If you’ve been thinking about trying the windmill exercise, you no doubt already know one thing: it looks and sounds really cool.
But we care about more than just looks.
This exercise is just as good for building full-body stability, improving core strength and working those all-powerful glutes, says Ryan Campbell, a kinesiologist and training specialist at Anytime Fitness in Southern Wisconsin.
Just like the windmills you see in the field, with windmill exercises, all the energy comes from the center, he explains.
Here’s how to do it with perfect form, a few fun variations, and all the benefits you can get from it.
How to do the windmill exercise
- Stand with your feet slightly wider than shoulder-width apart. Turn your left toes straight out to 90 degrees. Reach your right arm up to the ceiling and let your left arm hang by your side. Look up at your right hand.
- Engage your core and push your hips to your right. Without putting pressure on your leg, slide your left hand under your left leg toward your ankle as far as possible — use your core to stabilize yourself. Your left arm should be perpendicular to the floor the entire time. The right leg should be straight. You can allow a slight bend in your left leg to avoid locking your knee.
- Pause, then push down through your legs to come back up to start, keeping your core engaged and your spine straight the entire time.
- Repeat all repetitions, then switch sides.
There are a number of ways you can perform the windmill exercise. Once you learn proper form from above, you can then add weight and try more difficult variations.
Here are some common windmill variations based on the traditional single kettlebell windmill exercise:
- Lower Kettlebell Windmill: Hold a kettlebell in your right hand, pressing straight up toward the ceiling. Let the bell hang behind your wrist and maintain a neutral wrist. Turn your left toes straight out to 90 degrees. Tie your core.
- Dumbbell Windmill: Instead of using a kettlebell, hold a dumbbell in your raised arms. It’s a bit more challenging for shoulder stabilizers and easier if you don’t have kettlebells.
- Bottom-up: Hold the kettlebell upside down with your hands wrapped tightly around the handle and the bottom of the bell facing the ceiling. This is incredibly challenging for both the shoulders and the grip.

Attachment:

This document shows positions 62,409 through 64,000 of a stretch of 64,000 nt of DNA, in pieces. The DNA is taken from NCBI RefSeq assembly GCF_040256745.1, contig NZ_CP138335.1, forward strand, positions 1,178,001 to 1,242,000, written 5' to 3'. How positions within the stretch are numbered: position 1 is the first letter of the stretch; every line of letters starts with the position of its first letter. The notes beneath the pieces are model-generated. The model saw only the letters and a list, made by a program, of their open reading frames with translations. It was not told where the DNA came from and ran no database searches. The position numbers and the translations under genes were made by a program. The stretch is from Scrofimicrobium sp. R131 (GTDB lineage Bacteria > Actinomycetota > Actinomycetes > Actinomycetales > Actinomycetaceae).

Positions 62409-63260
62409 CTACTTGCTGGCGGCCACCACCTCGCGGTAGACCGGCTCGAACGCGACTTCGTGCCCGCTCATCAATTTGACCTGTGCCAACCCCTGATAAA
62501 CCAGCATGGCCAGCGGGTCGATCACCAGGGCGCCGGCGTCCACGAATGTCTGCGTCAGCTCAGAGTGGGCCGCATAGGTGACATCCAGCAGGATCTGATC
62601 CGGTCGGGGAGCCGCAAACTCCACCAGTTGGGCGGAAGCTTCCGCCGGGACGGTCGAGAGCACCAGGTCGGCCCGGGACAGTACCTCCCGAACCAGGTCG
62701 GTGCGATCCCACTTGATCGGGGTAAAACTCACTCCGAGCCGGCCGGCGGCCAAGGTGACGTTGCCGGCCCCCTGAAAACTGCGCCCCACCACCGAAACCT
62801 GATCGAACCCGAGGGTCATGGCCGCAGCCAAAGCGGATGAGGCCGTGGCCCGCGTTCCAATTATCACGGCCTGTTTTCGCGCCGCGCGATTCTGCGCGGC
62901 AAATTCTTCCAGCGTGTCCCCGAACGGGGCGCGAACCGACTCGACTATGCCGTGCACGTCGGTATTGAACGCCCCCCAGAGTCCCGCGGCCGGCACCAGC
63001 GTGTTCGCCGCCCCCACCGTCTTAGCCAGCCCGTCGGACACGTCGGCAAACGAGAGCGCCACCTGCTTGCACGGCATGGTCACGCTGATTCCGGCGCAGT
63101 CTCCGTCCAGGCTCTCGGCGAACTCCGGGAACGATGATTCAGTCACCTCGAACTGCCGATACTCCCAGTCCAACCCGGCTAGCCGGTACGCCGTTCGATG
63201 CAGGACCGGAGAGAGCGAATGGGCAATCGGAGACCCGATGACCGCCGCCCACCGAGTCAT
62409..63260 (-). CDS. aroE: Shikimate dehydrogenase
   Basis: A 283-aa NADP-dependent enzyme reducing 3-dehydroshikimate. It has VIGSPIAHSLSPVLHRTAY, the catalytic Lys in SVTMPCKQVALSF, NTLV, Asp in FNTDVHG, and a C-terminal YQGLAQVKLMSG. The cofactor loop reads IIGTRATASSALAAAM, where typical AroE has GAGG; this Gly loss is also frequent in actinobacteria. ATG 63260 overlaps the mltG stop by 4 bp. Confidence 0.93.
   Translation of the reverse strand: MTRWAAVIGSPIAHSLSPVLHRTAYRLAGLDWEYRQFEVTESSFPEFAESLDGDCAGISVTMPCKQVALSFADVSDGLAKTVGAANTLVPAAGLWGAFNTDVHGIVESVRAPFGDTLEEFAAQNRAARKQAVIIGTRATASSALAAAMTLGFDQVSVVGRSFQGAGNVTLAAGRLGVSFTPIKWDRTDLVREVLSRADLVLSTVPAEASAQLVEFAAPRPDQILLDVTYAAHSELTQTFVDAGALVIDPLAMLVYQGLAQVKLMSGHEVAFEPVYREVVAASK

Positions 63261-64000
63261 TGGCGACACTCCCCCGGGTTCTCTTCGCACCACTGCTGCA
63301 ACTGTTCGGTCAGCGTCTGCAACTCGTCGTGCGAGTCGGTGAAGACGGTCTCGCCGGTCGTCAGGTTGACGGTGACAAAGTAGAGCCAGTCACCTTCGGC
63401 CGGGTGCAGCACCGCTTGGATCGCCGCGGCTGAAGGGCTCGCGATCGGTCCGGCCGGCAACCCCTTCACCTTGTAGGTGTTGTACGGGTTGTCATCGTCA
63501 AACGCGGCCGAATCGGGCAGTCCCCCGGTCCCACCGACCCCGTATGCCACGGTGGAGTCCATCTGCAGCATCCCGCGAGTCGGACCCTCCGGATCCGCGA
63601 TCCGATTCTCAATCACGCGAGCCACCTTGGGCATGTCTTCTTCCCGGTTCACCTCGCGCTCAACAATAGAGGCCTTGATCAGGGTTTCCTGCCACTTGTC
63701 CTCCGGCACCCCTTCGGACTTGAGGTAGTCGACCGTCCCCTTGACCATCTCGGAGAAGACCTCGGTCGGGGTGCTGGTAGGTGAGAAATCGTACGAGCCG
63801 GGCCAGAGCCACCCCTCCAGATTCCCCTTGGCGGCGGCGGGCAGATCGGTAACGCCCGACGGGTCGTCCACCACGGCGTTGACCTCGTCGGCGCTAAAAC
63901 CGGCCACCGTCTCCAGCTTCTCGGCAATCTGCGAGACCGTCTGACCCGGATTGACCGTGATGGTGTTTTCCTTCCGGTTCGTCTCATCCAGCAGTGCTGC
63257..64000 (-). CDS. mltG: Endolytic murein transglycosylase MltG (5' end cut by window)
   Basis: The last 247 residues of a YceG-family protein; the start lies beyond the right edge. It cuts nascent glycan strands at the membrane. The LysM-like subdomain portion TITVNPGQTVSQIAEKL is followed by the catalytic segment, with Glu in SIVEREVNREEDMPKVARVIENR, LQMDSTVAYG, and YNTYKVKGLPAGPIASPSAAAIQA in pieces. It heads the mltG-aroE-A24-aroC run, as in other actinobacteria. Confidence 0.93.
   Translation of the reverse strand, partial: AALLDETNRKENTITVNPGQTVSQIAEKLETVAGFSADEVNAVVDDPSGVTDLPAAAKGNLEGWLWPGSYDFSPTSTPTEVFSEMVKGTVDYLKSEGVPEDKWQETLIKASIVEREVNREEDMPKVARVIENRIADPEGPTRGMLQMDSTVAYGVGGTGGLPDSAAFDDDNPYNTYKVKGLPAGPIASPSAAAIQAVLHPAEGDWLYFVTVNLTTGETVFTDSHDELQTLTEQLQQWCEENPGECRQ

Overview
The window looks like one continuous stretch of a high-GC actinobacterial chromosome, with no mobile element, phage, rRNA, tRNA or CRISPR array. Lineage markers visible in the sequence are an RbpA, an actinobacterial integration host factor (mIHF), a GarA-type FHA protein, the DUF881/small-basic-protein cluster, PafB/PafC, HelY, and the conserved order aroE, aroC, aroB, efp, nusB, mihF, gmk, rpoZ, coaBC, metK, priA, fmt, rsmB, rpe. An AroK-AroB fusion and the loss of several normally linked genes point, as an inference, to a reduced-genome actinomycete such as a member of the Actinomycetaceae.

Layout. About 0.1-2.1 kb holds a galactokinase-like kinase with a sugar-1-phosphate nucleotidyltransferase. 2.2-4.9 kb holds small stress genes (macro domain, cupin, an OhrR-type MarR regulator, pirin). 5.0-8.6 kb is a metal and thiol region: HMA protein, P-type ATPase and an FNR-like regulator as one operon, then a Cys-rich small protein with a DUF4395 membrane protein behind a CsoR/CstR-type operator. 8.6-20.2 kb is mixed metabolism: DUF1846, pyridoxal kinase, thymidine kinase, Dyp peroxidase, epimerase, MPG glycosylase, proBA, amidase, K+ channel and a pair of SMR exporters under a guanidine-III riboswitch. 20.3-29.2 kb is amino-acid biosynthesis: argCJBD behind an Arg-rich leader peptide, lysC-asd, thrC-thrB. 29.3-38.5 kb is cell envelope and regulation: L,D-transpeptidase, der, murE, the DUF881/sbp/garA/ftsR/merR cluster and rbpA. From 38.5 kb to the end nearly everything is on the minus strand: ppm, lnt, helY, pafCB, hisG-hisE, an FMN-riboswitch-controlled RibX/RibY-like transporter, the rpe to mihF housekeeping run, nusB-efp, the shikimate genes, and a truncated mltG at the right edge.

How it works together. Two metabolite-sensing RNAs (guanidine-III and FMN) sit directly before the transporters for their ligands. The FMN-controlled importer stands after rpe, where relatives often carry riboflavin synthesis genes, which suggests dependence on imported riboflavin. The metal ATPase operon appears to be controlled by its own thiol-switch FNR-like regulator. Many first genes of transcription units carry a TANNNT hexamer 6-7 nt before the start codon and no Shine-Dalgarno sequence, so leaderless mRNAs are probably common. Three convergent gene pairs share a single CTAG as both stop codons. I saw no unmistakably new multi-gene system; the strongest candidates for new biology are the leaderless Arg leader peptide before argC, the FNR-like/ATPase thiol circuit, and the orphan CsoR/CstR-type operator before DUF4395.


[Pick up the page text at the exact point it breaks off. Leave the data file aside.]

- Double-kettlebell: In addition to holding a kettlebell overhead, hold one in your lower arms for added resistance to returning to the start.
- Double-kettlebell with single rack: Do the double-kettlebell variation, but hold the bottom kettlebell in a rack position (resting just in front of your shoulders).
Does the windmill exercise work the muscles?
Featuring the glutes and hamstrings, the hips are the powerhouse of the windmill exercise.
As you lower into the exercise with proper form, you should feel a stretch in your hamstrings (not your waist).
Then, to lift up, focus on squeezing your glutes to bring your hips back to center. Think of it as a sort of sideways deadlift.
When your hip strength Windmill exercises, your core, keep you from bending or collapsing mid-rep.
By keeping an engaged core, you’ll keep your torso strong and stable so you can move more weight — and with better, safer form.
After first helping you hold the weight overhead, the shoulder muscles (including both the deltoid and rotator cuff muscles) work hard to keep that weight in place and keep it from teeter-tottering around.
When performing this exercise, you will likely notice that one of your shoulders is slightly stronger or more stable than the other.
A similar name, but a very different move, the windmill stretch can help balance out all the hard work you’ve done with the windmill exercise. This stretch involves lying down and stretching your back, increasing your range of motion and relaxing your spine.
- Lie on the right side of your body, arms extended in front of you at shoulder height and palms together. Bend your knees to 45 degrees, so that your knees are below hip height.
- In an arcing movement, reach your left arm toward the ceiling and to the left, following it with your gaze. Aim to get your forearms and both shoulder blades on the floor, but only go as far as is comfortable, keeping your feet planted on the ground.
- Bring your arm back to center, over your other arm. Complete all repetitions, then repeat on the other side.